‘Crocodile Hunter’ Steve Irwin – rest his soul – pushed it to the limit many times

In this classic episode of ‘Crocodile Hunter’ Steve handles the deadliest snake in the world, the Inland Taipan or Fierce Snake. He is taking a major chance in the video below, one bite and he is a dead man. But that is how Steve operated.

The inland taipan (Oxyuranus microlepidotus), also commonly known as the western taipan, the small-scaled snake or the fierce snake, is a species of extremely venomous snake in the family Elapidae. The species is endemic to semi-arid regions of central east Australia. Aboriginal Australians living in those regions named the snake Dandarabilla. It was first described by Frederick McCoy in 1879 and then by William John Macleay in 1882, but for the next 90 years, it was a mystery to the scientific community; no further specimens were found, and virtually nothing was added to the knowledge of this species until its rediscovery in 1972.

Based on the median lethal dose value in mice, the venom of the inland taipan is by far the most toxic of any snake – much more so than even that of sea snakes – and it has the most toxic venom of any reptile when tested on human heart cell culture. The inland taipan is a specialist hunter of mammals, so its venom is specially adapted to kill warm-blooded species. It is estimated that one bite possesses enough lethality to kill at least 100 fully grown humans, It is an extremely fast and agile snake that can strike instantly with extreme accuracy, often striking multiple times in the same attack, and it envenomates in almost every case.

Eerie ‘Doll Altar’ Found in England

There is also a Barbie doll tied to a tree. Video below.

A woman walking through a wooded area in England stumbled upon a rather unsettling scene in the form of an eerie collection of baby dolls that had been fastened to trees as part of what appeared to be a makeshift altar. The eerie discovery was reportedly made late last month as the witness, who opted not to reveal her name perhaps for fear of running afoul of whoever crafted the chilling display, was visiting an infamous forested area known as Cannock Chase.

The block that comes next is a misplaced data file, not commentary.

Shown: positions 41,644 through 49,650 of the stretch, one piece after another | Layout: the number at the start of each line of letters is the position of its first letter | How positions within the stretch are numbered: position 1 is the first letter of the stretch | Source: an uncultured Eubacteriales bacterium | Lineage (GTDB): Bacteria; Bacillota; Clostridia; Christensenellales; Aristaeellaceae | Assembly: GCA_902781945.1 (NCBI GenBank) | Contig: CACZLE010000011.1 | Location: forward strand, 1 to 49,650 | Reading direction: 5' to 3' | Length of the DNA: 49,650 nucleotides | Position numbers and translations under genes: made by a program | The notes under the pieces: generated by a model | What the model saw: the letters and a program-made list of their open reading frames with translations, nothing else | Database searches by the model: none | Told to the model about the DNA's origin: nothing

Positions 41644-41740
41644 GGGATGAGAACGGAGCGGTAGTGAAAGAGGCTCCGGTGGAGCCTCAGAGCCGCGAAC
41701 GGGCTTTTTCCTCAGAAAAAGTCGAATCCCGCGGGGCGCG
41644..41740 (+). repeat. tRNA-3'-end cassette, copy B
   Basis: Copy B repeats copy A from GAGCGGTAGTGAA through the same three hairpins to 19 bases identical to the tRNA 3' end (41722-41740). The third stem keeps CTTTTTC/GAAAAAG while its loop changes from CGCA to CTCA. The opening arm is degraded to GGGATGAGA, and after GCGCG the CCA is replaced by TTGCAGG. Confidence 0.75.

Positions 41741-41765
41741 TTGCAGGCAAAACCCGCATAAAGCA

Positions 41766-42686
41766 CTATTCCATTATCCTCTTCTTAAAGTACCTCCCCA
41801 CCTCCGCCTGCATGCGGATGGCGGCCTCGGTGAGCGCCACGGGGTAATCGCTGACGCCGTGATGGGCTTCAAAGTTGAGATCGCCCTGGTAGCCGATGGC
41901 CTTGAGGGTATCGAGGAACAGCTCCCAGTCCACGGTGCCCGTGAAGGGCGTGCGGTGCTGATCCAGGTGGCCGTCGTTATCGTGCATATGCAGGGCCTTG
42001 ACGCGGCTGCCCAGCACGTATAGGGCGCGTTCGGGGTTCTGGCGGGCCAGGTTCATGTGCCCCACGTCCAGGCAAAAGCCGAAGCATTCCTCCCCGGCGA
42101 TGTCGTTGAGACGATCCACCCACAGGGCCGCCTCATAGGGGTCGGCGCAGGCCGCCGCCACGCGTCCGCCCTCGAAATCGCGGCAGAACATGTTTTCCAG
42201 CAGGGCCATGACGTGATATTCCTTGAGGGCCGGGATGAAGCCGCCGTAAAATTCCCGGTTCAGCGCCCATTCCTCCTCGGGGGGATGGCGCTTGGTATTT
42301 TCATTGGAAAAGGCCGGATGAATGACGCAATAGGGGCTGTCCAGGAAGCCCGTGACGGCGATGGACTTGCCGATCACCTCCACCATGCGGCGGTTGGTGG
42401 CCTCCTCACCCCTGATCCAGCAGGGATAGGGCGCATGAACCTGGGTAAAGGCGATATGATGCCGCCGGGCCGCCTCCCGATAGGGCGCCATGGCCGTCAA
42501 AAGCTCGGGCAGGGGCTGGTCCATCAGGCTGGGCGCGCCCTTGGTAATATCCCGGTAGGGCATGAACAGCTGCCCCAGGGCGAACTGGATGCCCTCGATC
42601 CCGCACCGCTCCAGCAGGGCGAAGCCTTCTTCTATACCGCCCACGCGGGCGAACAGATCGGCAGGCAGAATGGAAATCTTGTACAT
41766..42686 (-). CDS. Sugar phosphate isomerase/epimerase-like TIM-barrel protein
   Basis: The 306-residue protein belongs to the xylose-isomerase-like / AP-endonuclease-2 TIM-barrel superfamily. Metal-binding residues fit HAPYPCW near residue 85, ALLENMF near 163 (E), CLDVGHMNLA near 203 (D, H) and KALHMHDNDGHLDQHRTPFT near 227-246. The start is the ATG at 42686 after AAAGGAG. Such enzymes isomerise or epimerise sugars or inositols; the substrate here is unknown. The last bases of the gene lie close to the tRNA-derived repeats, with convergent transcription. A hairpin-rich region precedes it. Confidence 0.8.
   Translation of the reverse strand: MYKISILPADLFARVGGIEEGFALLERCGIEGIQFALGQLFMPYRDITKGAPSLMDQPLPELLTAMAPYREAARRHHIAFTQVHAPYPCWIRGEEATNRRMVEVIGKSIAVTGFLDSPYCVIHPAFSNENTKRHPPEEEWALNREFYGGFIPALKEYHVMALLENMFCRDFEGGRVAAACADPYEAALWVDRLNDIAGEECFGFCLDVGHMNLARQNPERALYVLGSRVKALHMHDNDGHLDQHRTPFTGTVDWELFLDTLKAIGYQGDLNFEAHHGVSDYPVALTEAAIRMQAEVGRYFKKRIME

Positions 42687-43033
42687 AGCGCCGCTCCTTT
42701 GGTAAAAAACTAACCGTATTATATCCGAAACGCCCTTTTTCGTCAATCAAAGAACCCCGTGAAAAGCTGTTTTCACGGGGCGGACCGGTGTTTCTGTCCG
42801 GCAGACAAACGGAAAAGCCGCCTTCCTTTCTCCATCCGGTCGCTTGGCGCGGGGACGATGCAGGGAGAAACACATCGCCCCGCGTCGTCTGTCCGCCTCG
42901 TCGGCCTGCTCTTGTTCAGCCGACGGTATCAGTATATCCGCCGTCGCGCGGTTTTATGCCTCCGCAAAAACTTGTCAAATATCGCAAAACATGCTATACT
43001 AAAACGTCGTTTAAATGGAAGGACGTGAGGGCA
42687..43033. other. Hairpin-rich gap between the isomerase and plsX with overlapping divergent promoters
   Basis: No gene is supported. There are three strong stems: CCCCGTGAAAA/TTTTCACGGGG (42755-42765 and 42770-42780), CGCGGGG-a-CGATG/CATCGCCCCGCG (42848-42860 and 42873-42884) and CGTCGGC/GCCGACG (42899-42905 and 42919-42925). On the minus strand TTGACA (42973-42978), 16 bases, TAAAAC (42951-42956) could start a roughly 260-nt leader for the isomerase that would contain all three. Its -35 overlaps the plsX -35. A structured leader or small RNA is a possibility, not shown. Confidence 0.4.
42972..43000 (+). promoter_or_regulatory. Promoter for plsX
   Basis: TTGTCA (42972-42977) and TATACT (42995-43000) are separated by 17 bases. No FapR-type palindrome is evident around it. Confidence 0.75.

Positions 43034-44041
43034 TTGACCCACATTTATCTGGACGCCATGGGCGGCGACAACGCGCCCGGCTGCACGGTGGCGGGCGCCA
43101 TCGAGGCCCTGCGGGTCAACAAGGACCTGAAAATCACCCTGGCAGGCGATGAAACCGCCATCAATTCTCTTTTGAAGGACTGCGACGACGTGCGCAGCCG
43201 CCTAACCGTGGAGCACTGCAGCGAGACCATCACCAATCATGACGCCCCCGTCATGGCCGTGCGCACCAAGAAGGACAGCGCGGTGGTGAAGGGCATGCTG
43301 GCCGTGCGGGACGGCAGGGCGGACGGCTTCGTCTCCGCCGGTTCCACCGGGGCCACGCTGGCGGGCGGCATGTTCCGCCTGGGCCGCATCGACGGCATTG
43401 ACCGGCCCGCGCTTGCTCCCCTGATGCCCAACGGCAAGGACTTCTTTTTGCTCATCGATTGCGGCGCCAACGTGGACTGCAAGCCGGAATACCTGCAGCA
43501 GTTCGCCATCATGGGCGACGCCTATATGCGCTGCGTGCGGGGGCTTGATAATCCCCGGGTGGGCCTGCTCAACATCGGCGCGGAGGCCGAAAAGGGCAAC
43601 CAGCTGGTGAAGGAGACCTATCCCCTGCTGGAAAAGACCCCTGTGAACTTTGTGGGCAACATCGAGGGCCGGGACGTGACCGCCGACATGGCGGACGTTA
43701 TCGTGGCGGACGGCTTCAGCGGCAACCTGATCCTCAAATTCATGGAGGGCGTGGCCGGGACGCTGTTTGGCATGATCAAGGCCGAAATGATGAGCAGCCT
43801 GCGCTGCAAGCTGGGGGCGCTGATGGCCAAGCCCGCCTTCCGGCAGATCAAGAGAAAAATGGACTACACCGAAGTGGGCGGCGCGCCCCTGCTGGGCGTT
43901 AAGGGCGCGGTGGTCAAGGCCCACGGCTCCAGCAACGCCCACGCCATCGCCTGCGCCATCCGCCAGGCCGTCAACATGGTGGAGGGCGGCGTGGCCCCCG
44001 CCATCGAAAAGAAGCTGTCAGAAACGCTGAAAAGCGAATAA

Happy to be escaping her house for a respite from the strict coronavirus lockdown currently enacted in England, the woman set about exploring a spot which was once the grounds of a hospital that had been in operation about a century ago and later served as a temporary village, of sorts, for miners. Now an abandoned patch of wilderness, whatever creepy vibes may have been in the air were undoubtedly compounded by the strange scene which the woman found.

“As I dug through the undergrowth I saw these dolls,” she recalled, “they were in some sort of order. Their dresses were all raggedy and they were all tied and nailed to the trees.” Fortunately for those who appreciate footage of nightmarish scenes, the woman managed to film a bit of the bizarre ‘altar,’ which consisted of several of the toys seemingly arranged in a circle around a snow-covered board that sported candles atop it.

While one could be forgiven for being frightened by the unnerving assortment of dolls, the woman actually found the display rather compelling and later returned to the spot a second time. “It wasn’t that scary,” she observed, revealing that during her second visit to the site, she “talked to the dolls and wished the children who used to live in the mining village eternal rest.” The purpose of the puzzling scene is a mystery with some suggesting that it is connected to witchcraft while others argue that it is merely an elaborate prank meant to scare people walking through the woods.

Interesting Photos from around the World

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McDonald’s in Norway

 

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Great reflection

 

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Street lights at the Zippo factory in Bradford, Pennsylvania